I **lothe** "bondage and discipline" languages that force me to think and write a certain way just because some would-be language guru thinks HIS way is the One True Path to enlightenment. perl gives me an expressive, more-than-one-way-to-do-it language that lets me think and work the way that best fits the problem at hand.

I have written enterprise-level perl code optimised for long-term maintainability and reliability (an LDAP server replication program that did schema translation). And I have written 5-second hacks that solved an immediate problem quickly and efficiently. perl lets me do this. No other language I've used matches perl's sheer versitility.

I love perl!

And I'm not at all ashamed to admit it.


Re:If C++'s complexity has him vexed (5, Funny)

mrogers (85392) | about 4 years ago | (#33006710)

I'd like to hear what he thinks about Perl.

Since his talk had no discernible structure, said the same thing in a dozen different ways and won't make any sense this time next year, I'd assume he's a fan.

Re:If C++'s complexity has him vexed (1, Funny)

Anonymous Coward | about 4 years ago | (#33006756)

Whatcha talking about, perl is easy! I just cat /dev/random >

Re:If C++'s complexity has him vexed (1)

arivanov (12034) | about 4 years ago | (#33006758)

What he thinks or says is irrelevant.

You can judge that from Google job spec and recruitment policies and they are very clear.

C++ is solidly in first place. There is usually a honorary mentioning of C, Python and Java.

Perl is _NEVER_ present in a Google spec.

Practice what you preach ... (0)

Anonymous Coward | about 4 years ago | (#33006430)

And get your own company to think this way, too.

Not everybody runs servers for a living (1)

TREE (9562) | about 4 years ago | (#33006440)

Interpreted code is great if you can babysit all the deployments. Generally, when you have to actually ship software, the sooner you find the bugs, the better. It doesn't get any earlier than compile time.

I have made brief forays into interpreted languages, and always feel immense pain and frustration from the lack of a compiler.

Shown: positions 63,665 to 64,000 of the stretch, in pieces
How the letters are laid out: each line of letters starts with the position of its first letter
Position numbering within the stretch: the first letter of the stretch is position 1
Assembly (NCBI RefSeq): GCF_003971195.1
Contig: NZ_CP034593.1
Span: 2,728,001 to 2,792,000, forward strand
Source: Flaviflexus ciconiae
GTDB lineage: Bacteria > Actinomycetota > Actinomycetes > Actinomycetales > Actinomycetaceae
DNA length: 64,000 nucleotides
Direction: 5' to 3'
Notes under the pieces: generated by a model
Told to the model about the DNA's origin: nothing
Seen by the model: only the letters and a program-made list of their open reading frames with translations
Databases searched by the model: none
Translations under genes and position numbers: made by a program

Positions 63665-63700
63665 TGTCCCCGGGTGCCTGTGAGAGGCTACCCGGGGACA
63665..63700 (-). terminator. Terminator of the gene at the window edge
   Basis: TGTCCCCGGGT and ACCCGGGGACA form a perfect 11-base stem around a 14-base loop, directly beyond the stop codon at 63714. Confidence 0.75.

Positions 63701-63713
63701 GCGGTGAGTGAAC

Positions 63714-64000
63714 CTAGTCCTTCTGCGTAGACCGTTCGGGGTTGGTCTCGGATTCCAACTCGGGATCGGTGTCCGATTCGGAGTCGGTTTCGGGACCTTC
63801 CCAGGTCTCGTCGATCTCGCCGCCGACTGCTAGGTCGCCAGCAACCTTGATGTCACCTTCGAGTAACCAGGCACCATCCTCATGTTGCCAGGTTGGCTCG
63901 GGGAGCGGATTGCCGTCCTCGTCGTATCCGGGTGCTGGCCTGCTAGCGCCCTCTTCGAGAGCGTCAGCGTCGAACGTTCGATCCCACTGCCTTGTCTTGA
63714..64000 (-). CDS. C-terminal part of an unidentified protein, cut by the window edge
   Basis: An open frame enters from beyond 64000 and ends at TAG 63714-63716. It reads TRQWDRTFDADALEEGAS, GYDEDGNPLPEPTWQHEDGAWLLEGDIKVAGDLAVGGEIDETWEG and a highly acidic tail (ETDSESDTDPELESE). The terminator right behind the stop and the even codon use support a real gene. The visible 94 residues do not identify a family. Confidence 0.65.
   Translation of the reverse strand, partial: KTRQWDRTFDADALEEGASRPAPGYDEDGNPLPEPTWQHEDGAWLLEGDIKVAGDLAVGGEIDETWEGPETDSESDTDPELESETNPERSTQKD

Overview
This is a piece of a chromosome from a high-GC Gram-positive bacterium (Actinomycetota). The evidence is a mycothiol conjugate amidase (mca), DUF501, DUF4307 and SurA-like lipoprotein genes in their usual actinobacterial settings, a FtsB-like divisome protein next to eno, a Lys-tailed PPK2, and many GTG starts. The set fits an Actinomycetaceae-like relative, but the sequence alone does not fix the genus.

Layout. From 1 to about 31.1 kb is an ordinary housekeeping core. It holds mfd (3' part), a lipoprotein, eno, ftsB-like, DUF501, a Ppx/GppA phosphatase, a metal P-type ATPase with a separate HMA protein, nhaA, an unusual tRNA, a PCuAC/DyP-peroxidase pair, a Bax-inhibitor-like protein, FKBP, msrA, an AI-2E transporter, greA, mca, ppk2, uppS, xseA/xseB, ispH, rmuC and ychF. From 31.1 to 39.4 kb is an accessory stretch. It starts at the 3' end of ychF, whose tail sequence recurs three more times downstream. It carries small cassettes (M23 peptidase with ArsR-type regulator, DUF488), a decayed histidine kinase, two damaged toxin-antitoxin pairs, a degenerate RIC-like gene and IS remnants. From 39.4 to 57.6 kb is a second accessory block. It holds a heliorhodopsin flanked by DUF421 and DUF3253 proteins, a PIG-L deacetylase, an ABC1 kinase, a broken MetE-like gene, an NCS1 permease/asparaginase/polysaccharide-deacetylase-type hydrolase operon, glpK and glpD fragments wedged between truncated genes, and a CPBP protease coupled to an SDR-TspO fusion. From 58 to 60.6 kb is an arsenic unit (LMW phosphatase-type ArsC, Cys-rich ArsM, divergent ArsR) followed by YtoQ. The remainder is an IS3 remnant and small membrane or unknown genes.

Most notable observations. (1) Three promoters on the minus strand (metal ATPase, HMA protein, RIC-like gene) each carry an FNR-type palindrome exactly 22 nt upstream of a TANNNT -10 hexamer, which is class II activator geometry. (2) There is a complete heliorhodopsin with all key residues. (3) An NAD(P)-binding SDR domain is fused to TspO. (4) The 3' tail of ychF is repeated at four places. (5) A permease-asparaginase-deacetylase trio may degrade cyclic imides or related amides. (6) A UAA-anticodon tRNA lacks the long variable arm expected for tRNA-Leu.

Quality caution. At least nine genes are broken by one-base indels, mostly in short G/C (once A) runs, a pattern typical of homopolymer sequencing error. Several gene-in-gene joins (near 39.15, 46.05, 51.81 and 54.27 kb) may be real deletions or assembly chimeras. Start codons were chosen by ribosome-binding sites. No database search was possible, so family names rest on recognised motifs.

Re:Not everybody runs servers for a living (1)

M2Ys4U (1761184) | about 4 years ago | (#33006650)

Golang isn't an interpreted language, though - it's compiled

A new phrase for "U.N. Barbie" (4, Funny)

Culture20 (968837) | about 4 years ago | (#33006444)

English estas too malmola! Paroli en Esperanto!

Re:A new phrase for "U.N. Barbie" (0)

Anonymous Coward | about 4 years ago | (#33006856)

Looks like even Esperanto is too hard for Slashdotters. The corrected text:

La Anglo estas tre malmola! Parolu Esperanton!

And...? (3, Insightful)

arth1 (260657) | about 4 years ago | (#33006446)

And where is the news here?

Picking the right tool for the job doesn't just cut down half the work time, but can help offset what sloppy workers do to destroy quality.

C++, Java, perl, C, forth, and sh are all different languages, and well suited to different jobs. But when all you have is a nailgun (i.e. all you are fluent in is a single language), every project starts looking like nailgun job, including your own foot.

Alternative Summary (5, Insightful)

bigsexyjoe (581721) | about 4 years ago | (#33006452)

Google Engineer promotes Google language Go and claims it addresses weaknesses of existing languages, including Java and C++.

Re:Alternative Summary (1)

El_Muerte_TDS (592157) | about 4 years ago | (#33006714)

Tsk... Go is way to verbose, it takes too much effort to do simple things.

Now, my new language 'G' fixes all those shortcomings.

Re:Alternative Summary (1)

KlomDark (6370) | about 4 years ago | (#33006820)

Yah, but I took your sucky G language and turned it into a real language called G++, and a managed-memory implementation called G#... ;)

443,000 lines of Javascript?? (3, Interesting)

Black-Man (198831) | about 4 years ago | (#33006454)

This guy has a lot of nerve telling other folks what programming language to use.

Linus thinks the same (1)

stanlyb (1839382) | about 4 years ago | (#33006456)

And i have the same problem with java/C++, and btw, the inventor of C++ standard says so.....So, why do we continue to produce Java/C++ bloatware???

Re:Linus thinks the same (1, Insightful)

Anonymous Coward | about 4 years ago | (#33006564)

Linus has a fetish for C. He'll say anything.

Support and existing libraries. (1)

DeadDecoy (877617) | about 4 years ago | (#33006662)

Java/C++ are attractive because they have the momentum of a large community behind them. Newer, more friendly languages like ruby or c# may not have the same libraries available as some of the more well-entrenched languages do. Or, they might have similar functionality that does not perform as well due to some overhead of the language itself. Another reason we deal with these languages is legacy code. Once upon a time, coders of old wrote a massive system, spanning millions of lines. At that point, it's cheaper to maintain the system then rewrite it from scratch. It all comes down to how much work your language of choice incurs. At first glance, java and c++ are curmudgeon-y to deal with because you have to write more lines to implement function XYZ, but developers still use them because there are libraries and frameworks that implement functions A-W.

Not a good diplomatic move... (3, Interesting)

drewhk (1744562) | about 4 years ago | (#33006470)

You should bash Java, and C++ devs will agree. You should bash C++, and Java devs will agree.

Now you bashed both languages that has probably the most devs. Except some dynamic languages, of course (PHP and JS comes to mind).
Oh, you insulted them, too.


Re:Not a good diplomatic move... (1)

JamesP (688957) | about 4 years ago | (#33006568)

I prefer C++ to Java but I agree with both bashings